The Scrolls of Icaria by Jamie
Interlude - The Fourth




The Sirenese Mountains – the oldest range on the continent – began in the foothills of the Ardentin forest, extended northward, and terminated on the seacoast, at the Bay of Dane. Forming a natural boundary between the kingdoms of Vorhalla and Kalas, the land the range traversed was, for the most part, desolate. The heavily forested mountains, with their many small valleys and occasional gorges, were steep, difficult to traverse, and isolated. It was the principle reason the Royal Academy of Eagles Rock had been built on Mt. Savat – the range’s highest peak. 

A few hundred miles north of Eagles Rock lay the Gorge of Tamlin. Formed a hundred thousand years after the end of the geological era that created the Sirenese, the gorge had been fashioned during a subsequent ice age, when great glaciers advancing toward the south of the continent scoured the tall, rocky Sirenese, grinding and wearing them down to softer, rounder peaks. The gorge – formed by the action of the glaciers and enhanced by the mighty flowing rivers that came at the end of the ice age as the glaciers melted – was a breathtaking sight. Broad and deep, it extended for many miles. 

The sun had just set as the former Prince of Hypernia sat astride his horse, and looked down into the rapidly darkening gorge. In every direction he turned, he could see hundreds of campfires running up and down the floor of the gorge. Most of the campfires were congregated near the river that flowed through it. Spurring his horse, Hippolito began his descent into the gorge and called to his traveling companions – Geoffrey of Batwig and the members of the Legion of Red and Black – to follow.


In a field tent at the bottom of the gorge Loran, candidate for the wizardry, sat at a table finishing his evening meal. Tall, lean, and muscular, Loran appeared formidable. Anyone seeing the twenty two year old Loran and his teenage brother James side-by-side would have easily observed a familial resemblance. Although he was taller and older, Loran’s face closely mirrored that of his younger brother. Like all Icarians, while he was quite strong, he wasn’t highly muscled. His strong, taut and highly efficient musculature gave him great strength, but not the added bulk that might detract from flying. His long, blond hair that usually cascaded to his shoulders was tied back with a black ribbon, and he ate quietly, alone. He was just finishing his wine when the tent flap drew back and his commanding general, Matthew, entered.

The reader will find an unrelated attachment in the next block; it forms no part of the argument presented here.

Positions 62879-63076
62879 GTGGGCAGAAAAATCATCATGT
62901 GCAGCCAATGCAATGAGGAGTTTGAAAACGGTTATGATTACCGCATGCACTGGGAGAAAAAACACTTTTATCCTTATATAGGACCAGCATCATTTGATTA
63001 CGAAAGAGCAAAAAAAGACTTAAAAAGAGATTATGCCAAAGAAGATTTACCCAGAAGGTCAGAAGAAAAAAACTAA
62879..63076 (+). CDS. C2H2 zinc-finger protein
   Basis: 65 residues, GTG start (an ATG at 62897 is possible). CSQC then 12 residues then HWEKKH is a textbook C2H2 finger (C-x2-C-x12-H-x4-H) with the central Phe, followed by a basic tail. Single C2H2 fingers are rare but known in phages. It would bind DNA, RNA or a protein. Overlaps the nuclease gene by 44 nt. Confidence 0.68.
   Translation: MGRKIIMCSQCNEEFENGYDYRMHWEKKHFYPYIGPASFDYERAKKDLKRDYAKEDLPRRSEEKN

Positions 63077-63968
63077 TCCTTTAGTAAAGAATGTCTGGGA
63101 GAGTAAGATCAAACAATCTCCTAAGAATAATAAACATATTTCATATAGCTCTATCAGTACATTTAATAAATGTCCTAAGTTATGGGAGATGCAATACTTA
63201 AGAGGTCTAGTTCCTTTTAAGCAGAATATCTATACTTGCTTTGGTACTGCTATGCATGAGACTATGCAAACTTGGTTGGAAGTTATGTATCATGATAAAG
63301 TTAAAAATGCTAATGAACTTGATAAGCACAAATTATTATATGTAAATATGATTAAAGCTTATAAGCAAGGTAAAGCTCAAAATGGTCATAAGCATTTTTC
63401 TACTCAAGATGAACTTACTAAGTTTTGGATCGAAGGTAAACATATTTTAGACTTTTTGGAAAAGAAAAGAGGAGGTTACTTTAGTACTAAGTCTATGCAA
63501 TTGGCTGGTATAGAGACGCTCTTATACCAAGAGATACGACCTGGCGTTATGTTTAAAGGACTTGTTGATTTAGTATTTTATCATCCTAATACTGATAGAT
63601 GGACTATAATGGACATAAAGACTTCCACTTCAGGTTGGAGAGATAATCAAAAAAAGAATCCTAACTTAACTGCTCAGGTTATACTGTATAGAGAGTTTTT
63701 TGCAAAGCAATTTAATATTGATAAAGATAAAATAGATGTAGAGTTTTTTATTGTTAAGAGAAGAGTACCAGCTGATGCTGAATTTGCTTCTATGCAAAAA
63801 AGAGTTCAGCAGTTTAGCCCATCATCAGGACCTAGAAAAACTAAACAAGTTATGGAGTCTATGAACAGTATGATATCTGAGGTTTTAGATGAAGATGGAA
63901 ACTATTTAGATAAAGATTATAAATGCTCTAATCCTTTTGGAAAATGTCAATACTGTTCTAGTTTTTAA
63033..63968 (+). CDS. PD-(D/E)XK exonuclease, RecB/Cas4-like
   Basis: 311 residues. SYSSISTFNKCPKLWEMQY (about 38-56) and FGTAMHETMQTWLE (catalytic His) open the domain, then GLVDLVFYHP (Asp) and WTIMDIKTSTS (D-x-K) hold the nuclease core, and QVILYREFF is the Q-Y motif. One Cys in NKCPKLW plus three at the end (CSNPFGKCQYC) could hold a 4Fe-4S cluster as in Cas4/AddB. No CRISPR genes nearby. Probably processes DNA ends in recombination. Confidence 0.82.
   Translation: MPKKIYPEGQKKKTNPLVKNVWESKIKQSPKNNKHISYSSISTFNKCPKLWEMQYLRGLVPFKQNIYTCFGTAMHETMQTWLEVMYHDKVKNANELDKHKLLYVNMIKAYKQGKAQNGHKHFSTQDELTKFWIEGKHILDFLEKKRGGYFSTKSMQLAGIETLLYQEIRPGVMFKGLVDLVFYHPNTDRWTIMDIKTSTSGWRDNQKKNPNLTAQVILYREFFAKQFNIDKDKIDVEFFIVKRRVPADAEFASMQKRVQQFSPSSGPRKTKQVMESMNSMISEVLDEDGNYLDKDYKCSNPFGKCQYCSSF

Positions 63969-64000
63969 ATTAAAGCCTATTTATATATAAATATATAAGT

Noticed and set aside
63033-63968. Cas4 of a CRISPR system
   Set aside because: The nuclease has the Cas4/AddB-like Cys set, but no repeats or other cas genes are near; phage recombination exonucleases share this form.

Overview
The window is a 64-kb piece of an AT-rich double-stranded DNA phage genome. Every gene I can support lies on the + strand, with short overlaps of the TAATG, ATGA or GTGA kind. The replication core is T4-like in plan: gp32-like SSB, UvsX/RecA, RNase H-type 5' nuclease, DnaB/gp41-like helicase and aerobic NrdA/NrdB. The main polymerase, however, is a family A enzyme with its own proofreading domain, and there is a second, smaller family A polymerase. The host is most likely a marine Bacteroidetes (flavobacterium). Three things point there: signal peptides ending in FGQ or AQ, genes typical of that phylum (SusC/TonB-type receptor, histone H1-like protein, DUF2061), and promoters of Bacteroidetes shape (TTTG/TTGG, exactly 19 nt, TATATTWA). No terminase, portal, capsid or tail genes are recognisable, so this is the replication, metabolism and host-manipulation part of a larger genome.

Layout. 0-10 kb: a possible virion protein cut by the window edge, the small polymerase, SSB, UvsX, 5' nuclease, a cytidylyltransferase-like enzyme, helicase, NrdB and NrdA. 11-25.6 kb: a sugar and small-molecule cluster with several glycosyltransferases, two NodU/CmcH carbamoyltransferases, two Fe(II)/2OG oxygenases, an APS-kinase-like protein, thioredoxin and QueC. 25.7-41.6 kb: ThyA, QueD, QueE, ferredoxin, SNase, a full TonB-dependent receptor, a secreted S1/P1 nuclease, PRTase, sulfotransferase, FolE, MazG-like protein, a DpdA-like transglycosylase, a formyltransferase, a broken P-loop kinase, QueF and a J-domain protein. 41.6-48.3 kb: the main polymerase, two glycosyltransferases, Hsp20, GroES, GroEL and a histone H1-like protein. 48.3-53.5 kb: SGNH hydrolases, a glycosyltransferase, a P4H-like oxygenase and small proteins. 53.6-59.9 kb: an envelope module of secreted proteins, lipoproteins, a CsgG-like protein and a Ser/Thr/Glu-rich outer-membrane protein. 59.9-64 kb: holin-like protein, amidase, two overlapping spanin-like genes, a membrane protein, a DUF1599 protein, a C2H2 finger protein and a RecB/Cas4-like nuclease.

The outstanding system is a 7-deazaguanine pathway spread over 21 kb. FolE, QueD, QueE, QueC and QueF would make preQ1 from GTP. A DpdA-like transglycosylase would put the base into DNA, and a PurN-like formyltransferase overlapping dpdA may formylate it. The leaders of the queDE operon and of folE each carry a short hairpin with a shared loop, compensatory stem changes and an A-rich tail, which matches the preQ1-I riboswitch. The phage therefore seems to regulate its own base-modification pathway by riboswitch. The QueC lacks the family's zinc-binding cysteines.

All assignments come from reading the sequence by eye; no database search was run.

“You sent for me, Your Grace?” Matthew said, executing a deep bow.


“Yes, Matthew,” Loran said, placing his empty wine glass on the table and smiling. “It’s time that we begin to put my plans into motion.”


“As you command, Your Grace. Tell me what you would have me do.”


“We left Eagle’s Rock and came here for shelter, to organize and acclimate the thrones. We’ve successfully intercepted a few caravans and raided some storage barns, but we need a steady supply of food to accomplish our goals. Every army moves on its stomach, and this one is no exception,” Loran said, looking up into the eyes of his general.


“Then what is your plan, Your Grace?”


“Although the world we lived in has drastically changed, Matthew, there are still some constants,” Loran said, standing up and moving to a map tacked on the tent wall. “Thanks to your excellent reconnaissance, I can see that this area – now called Günter Platz – is still the rich agricultural area it was in the days of the empire. Our first campaign will be there. It can’t be that well defended, and it will provide us with the necessary provisions we need to wage war.


“After that, we’ll move northward. As you’ve discovered on one of your journeys, there is a new city there, built after the fall of the empire, called Wrenstatten. A capture of this city, along with the valley of Günter Platz, will give us a permanent base of operations and put us in a strong position. From there we can move South, East or West.”


“So will we then move against the other kingdoms and cities populated by the humans?” Matthew asked.


“No, but that’s what I’ll want them to think. Such an attack on one of their principle cities will terrify them. They will assume the worst – an all out attack on their remaining cities – and will put their resources into defense. My plan is to completely by-pass them, and proceed to Küronas. Once there, we’ll have the necessary means to subjugate the entire continent. We will station a garrison in Wrenstatten, but the rest of the army will advance to the plain of Pons. We will cross the Poniçessian Mountains and the Plain of Zarkistan, and enter Küronas victorious.”